“Why am I doing this to myself?” I asked. Excuses to resign from the call of God flooded my mind:
- I can be normal like other women and stay home.
- I am sacrificing my time, energy and finances to help people who do not appreciate what I am doing.
- My husband and children do not treat me the way some of these people treat me.
- My family will appreciate my spending more time with them.
- I really need to have more quality time with the Lord. I can do that if I stop what I am doing.
- Since I am experiencing difficulties, maybe I am out of the will of God.
All the excuses made sense to me. After all, I had three young children and a husband who was able to support me financially. Tradition had taught me that a woman should stay home and care for her children and husband. My church emphasized to me that the highest call of God for a woman was to be a mother and a wife.
The most important high call of God was reserved for men. If I wanted to serve Him, I could teach Sunday school to women and children. I should be satisfied with that role and forget about doing ministry outside the home.
Thoughts tormented me for several weeks. Some of them centered around hurtful, negative comments that had been made by others. When those comments were rehearsed in my mind, the excuses for resigning came to the forefront.
It was not the first time I had experienced this type of mental harassment. In fact, several times before I had made the decision to quit the ministry and be a stay-at-home mom and wife. Each time I did, I somehow found myself gradually returning to the place I had quit.
Why had I done that? How many times would I need to resign before the resignation took?
I will never forget the day I made the decision to resign from resigning. Somehow the Lord revealed to me that I was not created to be a “normal” woman.
I realized that what I was doing in my ministry was actually an offering to the Lord and that my husband and children would appreciate me more when I was in the will of God than when I was out of it. I also understood that my walk with God would only be a pleasant experience if I was living in obedience to Him.
As I read my Bible, a Scripture “leaped” off the pages: “Then I said, ‘I will not make mention of Him, nor speak anymore in His name.’ But His word was in my heart like a burning fire shut up in my bones; I was weary of holding it back, and I could not” (Jer. 20:9). How many times had I read that verse? Yet that day it was as if I was seeing it for the first time. The words burned within me. There was a fire deep within me. It was put there by God.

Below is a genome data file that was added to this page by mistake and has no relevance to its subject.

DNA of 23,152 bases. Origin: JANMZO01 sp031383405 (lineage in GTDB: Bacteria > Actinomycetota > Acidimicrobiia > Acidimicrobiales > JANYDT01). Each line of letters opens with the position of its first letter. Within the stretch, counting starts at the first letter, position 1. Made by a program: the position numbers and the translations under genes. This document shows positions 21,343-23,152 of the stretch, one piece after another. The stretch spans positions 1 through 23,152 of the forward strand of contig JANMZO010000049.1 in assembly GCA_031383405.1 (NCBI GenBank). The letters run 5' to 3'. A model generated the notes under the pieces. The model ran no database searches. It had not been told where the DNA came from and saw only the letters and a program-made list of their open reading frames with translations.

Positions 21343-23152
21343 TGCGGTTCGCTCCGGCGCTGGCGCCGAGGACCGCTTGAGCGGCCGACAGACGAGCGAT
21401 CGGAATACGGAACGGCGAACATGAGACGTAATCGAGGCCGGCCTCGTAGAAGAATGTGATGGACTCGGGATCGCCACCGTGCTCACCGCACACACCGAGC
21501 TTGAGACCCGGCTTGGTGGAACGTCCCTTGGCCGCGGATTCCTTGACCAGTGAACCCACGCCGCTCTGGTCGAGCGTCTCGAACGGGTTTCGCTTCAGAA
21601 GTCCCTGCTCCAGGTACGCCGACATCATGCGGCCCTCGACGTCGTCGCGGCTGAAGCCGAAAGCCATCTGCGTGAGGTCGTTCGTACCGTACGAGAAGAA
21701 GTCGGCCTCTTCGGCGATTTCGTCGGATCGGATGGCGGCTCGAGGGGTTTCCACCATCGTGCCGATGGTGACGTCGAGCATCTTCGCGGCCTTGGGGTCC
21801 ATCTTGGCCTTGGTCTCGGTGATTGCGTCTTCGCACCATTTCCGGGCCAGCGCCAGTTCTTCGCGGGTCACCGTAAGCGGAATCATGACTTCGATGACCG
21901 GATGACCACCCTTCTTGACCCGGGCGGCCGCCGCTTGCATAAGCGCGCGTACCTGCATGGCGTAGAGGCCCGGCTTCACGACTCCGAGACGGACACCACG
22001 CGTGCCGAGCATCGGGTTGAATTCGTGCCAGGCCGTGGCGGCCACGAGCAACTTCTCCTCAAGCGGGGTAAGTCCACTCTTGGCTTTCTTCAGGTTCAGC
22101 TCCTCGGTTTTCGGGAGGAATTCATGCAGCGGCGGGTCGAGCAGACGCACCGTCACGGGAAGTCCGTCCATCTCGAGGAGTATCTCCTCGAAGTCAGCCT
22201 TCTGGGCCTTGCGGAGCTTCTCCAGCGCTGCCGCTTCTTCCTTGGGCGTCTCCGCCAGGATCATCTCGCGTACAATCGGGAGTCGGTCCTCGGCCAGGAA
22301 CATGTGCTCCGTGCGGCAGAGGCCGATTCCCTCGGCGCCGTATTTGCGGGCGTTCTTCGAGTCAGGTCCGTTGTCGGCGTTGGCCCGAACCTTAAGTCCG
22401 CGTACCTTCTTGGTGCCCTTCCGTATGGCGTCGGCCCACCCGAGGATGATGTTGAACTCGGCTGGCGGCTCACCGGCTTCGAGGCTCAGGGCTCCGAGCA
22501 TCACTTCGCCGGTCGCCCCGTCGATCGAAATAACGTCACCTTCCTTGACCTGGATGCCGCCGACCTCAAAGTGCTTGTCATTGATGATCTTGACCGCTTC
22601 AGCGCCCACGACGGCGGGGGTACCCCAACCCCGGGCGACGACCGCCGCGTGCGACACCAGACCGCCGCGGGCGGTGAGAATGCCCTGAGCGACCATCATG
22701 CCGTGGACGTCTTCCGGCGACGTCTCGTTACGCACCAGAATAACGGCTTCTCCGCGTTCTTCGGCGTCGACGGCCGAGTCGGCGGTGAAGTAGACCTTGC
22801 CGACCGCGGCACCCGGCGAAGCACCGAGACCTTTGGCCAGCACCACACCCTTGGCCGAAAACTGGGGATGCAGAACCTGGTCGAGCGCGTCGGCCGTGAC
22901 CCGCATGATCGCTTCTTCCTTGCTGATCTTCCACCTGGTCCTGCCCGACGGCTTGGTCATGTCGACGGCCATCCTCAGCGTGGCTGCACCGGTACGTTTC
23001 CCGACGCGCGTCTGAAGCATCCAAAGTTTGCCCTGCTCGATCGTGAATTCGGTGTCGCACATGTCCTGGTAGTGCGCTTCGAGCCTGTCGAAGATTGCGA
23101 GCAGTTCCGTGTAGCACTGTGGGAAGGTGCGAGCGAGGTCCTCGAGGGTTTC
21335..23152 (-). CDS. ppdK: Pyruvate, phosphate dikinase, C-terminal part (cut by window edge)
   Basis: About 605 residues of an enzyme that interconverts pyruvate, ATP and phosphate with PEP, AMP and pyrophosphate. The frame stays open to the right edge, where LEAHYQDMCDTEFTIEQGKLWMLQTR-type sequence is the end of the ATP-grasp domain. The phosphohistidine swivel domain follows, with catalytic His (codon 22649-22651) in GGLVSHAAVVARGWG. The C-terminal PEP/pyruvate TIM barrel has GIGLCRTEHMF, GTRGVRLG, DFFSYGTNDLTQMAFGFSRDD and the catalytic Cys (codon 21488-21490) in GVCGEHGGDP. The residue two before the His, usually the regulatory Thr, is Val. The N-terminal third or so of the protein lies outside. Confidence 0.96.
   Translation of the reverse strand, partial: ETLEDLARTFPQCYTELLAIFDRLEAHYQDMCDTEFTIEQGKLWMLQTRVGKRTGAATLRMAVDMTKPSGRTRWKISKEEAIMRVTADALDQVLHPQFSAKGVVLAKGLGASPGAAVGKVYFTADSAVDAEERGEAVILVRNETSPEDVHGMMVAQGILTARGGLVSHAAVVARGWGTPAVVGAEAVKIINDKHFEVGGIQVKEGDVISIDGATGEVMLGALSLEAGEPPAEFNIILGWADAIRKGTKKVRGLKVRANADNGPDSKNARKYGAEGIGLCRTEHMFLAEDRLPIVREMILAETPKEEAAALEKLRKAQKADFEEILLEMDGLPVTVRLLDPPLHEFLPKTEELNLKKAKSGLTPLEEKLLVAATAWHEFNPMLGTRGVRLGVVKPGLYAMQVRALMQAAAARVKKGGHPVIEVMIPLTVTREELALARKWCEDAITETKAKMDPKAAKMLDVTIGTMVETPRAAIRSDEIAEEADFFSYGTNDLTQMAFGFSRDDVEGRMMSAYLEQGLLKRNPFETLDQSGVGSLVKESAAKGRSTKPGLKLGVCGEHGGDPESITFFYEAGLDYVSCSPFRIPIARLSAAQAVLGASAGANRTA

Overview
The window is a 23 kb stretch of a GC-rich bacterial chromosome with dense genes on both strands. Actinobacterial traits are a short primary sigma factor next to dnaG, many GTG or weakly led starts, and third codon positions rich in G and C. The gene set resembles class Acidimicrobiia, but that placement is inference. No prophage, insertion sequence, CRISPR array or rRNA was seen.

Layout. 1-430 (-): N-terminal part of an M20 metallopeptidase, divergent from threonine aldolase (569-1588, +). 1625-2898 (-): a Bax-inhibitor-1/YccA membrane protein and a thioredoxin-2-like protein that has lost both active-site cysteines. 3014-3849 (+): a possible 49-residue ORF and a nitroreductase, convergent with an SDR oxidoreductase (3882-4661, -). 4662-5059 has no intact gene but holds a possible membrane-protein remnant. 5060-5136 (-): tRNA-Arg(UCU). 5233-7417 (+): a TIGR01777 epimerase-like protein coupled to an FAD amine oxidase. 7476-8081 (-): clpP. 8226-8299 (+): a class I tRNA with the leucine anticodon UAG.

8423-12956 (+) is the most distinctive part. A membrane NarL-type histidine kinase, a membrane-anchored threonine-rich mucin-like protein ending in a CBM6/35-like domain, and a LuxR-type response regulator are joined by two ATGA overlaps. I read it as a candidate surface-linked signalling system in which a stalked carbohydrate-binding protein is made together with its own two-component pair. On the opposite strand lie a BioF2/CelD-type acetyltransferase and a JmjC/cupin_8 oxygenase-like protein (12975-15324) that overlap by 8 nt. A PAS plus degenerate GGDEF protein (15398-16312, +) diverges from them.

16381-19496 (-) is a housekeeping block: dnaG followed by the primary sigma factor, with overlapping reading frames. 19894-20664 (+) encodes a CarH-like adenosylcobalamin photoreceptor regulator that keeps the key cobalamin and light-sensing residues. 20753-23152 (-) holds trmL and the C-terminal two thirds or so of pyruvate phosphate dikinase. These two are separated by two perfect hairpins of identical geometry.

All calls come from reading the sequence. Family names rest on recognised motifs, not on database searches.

The fire was His call on my life. I could never get away from it. I would never find true happiness outside God’s plan for my life.
At that moment, I took a pen and wrote the date in the margin of my Bible next to the verse. It was like drawing a line in the sand. I declared with great passion from my innermost being, “I have resigned from resigning!”
From that day forth, each time an old thought of resigning would hit my mind, I would remember my decision. Never again would I resign. Never again would I question the call of God. Never again would I consider an alternative to God’s purpose for my life.
I have never regretted the decision. Today, people ask me when I am going to retire. I boldly tell them, “Never!”
My plan is to walk with God and serve Him as long as there is breath in my body. Are there hard places in serving God? Yes. Does that stop me? No. My mind is settled on following God’s plan for my life.
Obstacles to Fulfilling God’s Call
How does a person get where I was so many years ago? Here are a few of the obstacles Satan puts in our path:
1. Double-mindedness. Often, it is the result of being double-minded. “For let not that man suppose that he will receive anything from the Lord; he is a double-minded man, unstable in all his ways” (James 1:7-8).
A person who is double-minded vacillates in his thinking. He lives in the midst of doubt. He is unstable, and his ife consists of being pulled back and forth between two options.
That was me. One day I wanted to fulfill the call of God. The next day, I wanted to resign. There was no peace living that way. My only answer was to stop doubting and make a firm decision about the way I was going to live.